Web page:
Tin-glazed earthenware, as the name suggests, is a ceramic that contains tin oxide in the glaze. It has a very soft, buff-to-reddish colored paste (the body of the ceramic). The tin oxide creates an “M&M-like” shell over the paste when viewed in cross section, and it easily chips off. The glaze color is most often either white or blue and is commonly found with a hand-painted or sponged decoration in various colors. Production of tin-glazed coarse earthenware began in Europe in the 16th century and continued until the early 19th century. The ware was produced all over Western Europe and has a variety of names depending on the country of origin. For example, the term “Delftware” is used for Dutch tin-glazed, “Faience” for French, and “Majolica” for Spanish.
English or Dutch tin-glazed usually has a lighter, buff-colored paste. Spanish and French tin-glazed often has a reddish paste. In the Middle Atlantic, tin-glazed earthenware is common to colonial period sites and is usually assumed to be either Dutch or English. Dutch tin glaze was more common earlier in the colonial period, and English varieties more common in the later colonial period, particularly from the 18th century onward.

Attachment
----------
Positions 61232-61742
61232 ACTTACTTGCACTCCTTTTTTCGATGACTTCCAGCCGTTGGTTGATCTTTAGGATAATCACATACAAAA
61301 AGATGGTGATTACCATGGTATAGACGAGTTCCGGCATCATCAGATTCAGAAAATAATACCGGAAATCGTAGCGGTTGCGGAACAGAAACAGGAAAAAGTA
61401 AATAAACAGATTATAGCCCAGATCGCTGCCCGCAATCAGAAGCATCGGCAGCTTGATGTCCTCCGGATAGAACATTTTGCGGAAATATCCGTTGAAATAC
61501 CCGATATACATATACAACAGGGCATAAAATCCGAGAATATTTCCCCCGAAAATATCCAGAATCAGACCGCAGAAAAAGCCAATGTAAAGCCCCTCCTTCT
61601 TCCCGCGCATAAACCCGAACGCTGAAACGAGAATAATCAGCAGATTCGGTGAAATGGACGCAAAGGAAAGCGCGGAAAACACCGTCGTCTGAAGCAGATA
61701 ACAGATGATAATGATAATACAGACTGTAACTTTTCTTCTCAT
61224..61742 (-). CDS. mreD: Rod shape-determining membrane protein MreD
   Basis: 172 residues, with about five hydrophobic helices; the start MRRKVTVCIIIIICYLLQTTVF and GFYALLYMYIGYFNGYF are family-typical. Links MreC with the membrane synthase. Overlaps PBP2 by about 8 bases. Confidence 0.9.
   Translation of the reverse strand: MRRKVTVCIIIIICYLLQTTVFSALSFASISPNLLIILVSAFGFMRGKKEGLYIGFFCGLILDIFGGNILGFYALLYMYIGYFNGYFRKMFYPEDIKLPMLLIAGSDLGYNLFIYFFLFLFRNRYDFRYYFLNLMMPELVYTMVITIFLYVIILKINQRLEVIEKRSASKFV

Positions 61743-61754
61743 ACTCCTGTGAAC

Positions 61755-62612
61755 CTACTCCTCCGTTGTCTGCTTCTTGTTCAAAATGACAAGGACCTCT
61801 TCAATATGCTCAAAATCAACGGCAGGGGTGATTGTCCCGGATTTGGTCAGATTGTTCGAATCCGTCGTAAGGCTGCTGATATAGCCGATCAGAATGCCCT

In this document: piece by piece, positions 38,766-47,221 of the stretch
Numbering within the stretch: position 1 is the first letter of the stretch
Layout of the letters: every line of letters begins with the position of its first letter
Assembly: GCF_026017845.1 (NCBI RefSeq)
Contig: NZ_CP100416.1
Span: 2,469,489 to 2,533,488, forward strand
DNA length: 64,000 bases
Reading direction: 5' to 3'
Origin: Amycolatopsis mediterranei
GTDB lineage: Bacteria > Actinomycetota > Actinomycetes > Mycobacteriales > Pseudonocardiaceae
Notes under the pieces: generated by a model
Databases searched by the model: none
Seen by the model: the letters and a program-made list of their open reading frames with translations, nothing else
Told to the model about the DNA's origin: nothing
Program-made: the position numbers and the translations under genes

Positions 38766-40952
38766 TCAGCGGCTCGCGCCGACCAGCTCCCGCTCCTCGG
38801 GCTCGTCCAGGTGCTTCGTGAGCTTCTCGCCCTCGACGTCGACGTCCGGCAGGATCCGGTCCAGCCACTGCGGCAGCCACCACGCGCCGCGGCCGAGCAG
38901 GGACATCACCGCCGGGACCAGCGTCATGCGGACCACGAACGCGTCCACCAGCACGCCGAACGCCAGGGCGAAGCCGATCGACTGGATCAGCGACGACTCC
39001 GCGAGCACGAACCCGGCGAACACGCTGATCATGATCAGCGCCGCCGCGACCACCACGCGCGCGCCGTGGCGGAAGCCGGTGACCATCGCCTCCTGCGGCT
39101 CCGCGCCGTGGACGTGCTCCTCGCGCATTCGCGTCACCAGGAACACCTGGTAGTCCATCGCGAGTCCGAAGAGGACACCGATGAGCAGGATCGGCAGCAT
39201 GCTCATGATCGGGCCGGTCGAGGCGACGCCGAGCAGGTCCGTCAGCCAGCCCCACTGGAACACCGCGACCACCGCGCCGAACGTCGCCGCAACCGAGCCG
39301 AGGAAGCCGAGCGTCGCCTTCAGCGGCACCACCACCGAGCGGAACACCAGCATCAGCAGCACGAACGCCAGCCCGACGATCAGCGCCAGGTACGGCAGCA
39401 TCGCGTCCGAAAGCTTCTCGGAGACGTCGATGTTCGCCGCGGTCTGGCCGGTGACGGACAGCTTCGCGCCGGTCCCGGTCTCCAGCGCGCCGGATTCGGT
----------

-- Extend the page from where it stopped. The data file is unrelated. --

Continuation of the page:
The decorations found on tin-glazed earthenware are often diagnostic and therefore a great way to help archaeologists determine the time period of a site. Hand-painted decorations can be diagnostic depending on the motif or the design, and sponged decoration has been useful in narrowing the more broad production range of the coarse earthenware.
The Park Authority has samples that were found in an excavation at the town of Colchester. “They were recovered from an intact, ashy refuse deposit dating to the late 18th century,” said Park Authority archaeologist Chris Sperling.
For more information about artifacts and current excavations around Fairfax County, see https://cartarchaeology.wordpress.com/